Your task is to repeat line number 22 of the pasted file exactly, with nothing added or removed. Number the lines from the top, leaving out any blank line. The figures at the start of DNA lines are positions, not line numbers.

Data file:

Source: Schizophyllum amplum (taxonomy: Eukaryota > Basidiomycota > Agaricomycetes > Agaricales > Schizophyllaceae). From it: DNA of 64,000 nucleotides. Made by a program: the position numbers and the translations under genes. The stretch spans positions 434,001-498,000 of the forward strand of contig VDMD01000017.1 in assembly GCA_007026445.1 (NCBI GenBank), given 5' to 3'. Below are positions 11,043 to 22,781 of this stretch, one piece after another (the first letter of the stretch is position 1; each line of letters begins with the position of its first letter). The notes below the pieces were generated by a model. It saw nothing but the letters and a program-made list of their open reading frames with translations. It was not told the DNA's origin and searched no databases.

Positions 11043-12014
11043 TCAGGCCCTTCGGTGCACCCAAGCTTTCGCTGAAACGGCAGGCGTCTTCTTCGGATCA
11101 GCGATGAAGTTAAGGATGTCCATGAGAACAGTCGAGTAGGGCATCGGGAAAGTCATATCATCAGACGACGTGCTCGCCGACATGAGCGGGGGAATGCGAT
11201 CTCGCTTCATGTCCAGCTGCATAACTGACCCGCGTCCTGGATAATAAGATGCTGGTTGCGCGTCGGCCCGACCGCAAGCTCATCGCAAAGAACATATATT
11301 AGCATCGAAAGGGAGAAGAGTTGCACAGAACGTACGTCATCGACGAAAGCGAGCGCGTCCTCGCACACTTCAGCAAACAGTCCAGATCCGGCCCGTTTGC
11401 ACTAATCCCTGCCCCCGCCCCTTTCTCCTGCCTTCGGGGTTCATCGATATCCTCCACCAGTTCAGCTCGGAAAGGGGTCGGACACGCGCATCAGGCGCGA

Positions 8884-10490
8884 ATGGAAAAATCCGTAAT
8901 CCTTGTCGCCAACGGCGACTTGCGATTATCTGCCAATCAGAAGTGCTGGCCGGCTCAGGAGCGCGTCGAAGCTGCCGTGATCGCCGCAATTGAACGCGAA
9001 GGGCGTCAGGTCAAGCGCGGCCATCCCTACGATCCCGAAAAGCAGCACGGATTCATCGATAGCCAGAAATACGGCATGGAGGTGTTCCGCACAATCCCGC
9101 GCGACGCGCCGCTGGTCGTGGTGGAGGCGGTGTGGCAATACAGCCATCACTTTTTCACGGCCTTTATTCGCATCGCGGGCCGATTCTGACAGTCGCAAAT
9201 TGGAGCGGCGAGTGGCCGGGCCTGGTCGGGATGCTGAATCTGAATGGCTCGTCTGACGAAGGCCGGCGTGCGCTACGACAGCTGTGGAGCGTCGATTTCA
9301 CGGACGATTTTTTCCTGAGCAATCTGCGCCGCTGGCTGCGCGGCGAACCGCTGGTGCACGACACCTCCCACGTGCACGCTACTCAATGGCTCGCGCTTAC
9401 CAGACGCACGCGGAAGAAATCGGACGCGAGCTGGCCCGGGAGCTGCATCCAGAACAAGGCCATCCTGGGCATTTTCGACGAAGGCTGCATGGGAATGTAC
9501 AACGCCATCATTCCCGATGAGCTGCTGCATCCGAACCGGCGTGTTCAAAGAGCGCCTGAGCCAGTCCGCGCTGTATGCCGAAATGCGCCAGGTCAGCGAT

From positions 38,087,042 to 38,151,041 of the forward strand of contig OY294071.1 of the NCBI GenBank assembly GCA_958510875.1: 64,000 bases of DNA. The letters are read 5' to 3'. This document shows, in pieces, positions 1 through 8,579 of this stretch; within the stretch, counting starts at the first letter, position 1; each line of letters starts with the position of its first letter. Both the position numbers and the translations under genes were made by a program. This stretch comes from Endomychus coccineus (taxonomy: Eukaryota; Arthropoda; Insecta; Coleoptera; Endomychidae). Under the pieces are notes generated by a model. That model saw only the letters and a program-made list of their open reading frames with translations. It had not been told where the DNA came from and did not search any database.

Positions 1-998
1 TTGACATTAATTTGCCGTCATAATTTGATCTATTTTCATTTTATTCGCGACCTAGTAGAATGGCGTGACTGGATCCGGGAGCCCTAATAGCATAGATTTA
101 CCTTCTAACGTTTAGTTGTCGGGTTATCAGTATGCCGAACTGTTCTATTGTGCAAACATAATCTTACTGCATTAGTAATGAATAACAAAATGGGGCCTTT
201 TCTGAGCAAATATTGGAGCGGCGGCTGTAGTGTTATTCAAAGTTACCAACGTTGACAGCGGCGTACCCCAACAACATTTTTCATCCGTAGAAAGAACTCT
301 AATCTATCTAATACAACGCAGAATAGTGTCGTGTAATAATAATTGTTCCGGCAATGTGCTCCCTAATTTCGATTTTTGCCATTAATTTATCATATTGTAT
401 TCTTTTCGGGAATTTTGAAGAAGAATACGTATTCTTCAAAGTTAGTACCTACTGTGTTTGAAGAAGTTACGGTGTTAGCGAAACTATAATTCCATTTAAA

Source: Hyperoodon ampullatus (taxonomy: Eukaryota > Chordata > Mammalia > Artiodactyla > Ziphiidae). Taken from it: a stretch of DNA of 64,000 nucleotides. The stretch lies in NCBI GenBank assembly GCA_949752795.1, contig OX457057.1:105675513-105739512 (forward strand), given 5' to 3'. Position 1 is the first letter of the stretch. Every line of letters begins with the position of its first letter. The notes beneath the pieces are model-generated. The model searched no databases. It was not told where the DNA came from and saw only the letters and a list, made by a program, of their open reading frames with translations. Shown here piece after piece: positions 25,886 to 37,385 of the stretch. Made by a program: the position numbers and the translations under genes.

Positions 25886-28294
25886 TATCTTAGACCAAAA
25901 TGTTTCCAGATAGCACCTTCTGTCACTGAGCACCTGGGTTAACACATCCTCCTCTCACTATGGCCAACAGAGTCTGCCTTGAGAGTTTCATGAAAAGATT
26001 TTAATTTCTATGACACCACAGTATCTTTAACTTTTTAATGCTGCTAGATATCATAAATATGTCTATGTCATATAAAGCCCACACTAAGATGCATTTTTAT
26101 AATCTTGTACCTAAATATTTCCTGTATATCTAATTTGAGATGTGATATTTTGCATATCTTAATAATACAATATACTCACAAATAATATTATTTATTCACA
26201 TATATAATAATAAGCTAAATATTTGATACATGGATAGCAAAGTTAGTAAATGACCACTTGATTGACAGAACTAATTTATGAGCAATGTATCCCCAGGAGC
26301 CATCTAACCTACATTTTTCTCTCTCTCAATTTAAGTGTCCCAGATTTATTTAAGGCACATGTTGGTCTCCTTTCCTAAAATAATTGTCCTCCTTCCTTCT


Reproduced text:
301 AATCTATCTAATACAACGCAGAATAGTGTCGTGTAATAATAATTGTTCCGGCAATGTGCTCCCTAATTTCGATTTTTGCCATTAATTTATCATATTGTAT